Sally Yoon is an IPilogue Writer, IP Innovation Clinic Fellow, and a 3L JD Candidate at Osgoode Hall Law School.
Beyoncé’s new album released on July 29, 2022, Renaissance, was the subject of a lot of backlash this month. Her song “Heated” was labeled “ableist” and “offensive” from listeners for using the word “spazz,” and many more were heated about “Energy,” interpolated Kelis’ 2003 R&B favourite, “Milkshake.”
On August 8, 2022, Kelis was quick to vocalize how she felt about Beyoncé’s use of her song, stating that she was neither notified nor asked for permission before the sample was used in “Energy.” Beyoncé fans taunted Kelis for vocalizing this issue, saying that the singer should have just “been happy to be on the album,” but Kelis continued to voice the disrespect she felt by this act. In a viral Instagram story, she exclaimed, “from one artist to another, you should have the decency … to call reach out … a manager, an agent, anybody … even if you’re going to do it anyway.”
From a legal standpoint, lawyers have been clear that Beyoncé’s team fulfilled their legal obligations. Artists only require permission from original composers and the record labels if they wish to borrow work, and unfortunately for Kelis, she didn’t fall within this category due to a contract she signed when she was nearly 20 years younger and did not fully understand. Kelis also claimed in a previous interview that, back then, she was falsely promised that she would receive an equal split for the song.
Shortly after being publicly called out, Beyoncé removed the problematic sample from the song on versions available on several streaming platforms. She also removed the credits for Pharrell Williams and Chad Hugo, the creator and producer of “Milkshake” – a move to “manage ‘potential fallout’ from the public.” Kelis has no legal ground to stand on but her quarrel with Beyoncé illuminates a prominent and recurring issue in the music industry. Young artists continue to be pressured into signing contracts that they don’t fully understand, signing off rights that lead to catastrophic results later in their careers. We saw this with Taylor Swift when she re-recorded some of her most famous albums in an attempt to own her own work. She stated, “This is what happens when you sign a deal at 15 to someone for whom the term ‘loyalty’ is clearly just a contractual concept. And when that man says, ‘Music has value,’ he means its value is beholden to men who had no part in creating it.”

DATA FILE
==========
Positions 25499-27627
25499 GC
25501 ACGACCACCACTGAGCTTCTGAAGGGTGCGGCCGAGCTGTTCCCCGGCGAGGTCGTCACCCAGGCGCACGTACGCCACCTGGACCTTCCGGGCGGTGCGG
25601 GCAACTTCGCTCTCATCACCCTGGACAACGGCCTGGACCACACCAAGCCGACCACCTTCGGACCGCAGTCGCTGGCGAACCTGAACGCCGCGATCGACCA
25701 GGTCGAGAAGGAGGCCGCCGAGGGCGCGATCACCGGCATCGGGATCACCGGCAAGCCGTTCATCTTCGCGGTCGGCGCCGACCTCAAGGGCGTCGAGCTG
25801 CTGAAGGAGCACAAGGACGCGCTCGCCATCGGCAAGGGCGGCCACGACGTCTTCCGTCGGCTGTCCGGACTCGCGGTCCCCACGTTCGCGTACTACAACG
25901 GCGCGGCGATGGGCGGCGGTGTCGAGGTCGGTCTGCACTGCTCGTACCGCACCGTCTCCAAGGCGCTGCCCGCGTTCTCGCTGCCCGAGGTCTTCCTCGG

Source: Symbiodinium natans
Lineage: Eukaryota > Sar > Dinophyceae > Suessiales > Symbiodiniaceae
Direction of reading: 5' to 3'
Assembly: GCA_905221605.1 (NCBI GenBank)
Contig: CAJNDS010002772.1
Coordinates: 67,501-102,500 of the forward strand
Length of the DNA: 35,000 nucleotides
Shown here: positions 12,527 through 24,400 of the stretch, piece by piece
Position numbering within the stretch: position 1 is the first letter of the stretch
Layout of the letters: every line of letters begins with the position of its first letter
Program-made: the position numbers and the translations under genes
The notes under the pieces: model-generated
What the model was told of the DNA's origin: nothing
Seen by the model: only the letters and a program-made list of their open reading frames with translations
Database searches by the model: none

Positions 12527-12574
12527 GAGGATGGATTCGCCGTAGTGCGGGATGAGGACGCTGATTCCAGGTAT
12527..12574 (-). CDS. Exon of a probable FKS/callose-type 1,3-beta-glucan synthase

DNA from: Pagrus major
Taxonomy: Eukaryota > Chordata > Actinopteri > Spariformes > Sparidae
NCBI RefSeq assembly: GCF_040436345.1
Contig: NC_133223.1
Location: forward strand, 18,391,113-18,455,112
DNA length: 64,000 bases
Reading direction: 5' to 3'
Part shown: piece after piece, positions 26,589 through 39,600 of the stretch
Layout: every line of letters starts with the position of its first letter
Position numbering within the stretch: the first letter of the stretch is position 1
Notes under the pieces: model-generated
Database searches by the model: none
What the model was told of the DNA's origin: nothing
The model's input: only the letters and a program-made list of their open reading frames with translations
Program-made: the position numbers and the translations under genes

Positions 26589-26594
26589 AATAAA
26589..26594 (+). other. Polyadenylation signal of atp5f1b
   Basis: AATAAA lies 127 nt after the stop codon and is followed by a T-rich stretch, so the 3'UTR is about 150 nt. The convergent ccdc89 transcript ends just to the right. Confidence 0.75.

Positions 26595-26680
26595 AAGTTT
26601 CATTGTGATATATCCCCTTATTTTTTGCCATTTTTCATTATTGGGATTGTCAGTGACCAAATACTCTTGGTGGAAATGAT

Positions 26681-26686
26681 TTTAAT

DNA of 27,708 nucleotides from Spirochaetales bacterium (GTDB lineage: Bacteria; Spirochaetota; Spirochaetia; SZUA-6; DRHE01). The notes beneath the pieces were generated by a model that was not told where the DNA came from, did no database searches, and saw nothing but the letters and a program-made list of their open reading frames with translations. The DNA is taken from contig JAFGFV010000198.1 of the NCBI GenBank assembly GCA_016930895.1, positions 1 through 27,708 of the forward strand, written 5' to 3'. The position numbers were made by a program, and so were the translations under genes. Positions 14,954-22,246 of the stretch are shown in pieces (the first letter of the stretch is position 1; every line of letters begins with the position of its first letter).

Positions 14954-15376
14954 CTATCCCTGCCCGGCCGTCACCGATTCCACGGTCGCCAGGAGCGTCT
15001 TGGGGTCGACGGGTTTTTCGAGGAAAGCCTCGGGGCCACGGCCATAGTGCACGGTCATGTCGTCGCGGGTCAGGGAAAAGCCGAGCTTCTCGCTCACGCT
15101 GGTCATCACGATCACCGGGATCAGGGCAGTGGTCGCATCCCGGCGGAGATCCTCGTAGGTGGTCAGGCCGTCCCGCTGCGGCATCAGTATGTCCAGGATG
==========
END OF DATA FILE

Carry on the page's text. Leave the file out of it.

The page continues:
Moreover, Summer Walker’s contract with label and management company Love Renaissance was in the limelight late last year for its debilitating demands. The draft document harshly demanded that the singer “give up a chunk of all her non-musical earnings, even in areas like acting” and offered low advance payment and royalty rates in comparison to the standards then.
Often blinded by their ambition and pressured by the power imbalances with their labels, younger musicians need to ensure that they are securing their full rights at the time of music creation. This would require the artists to understand the individual actors that the musical composition would be split amongst, preferably utilizing a “split sheet,” where everybody’s contributions would be documented to avoid any confusion later down the road. Just a few minutes of extra due diligence in the recording room can spare an artist from losses decades into their career.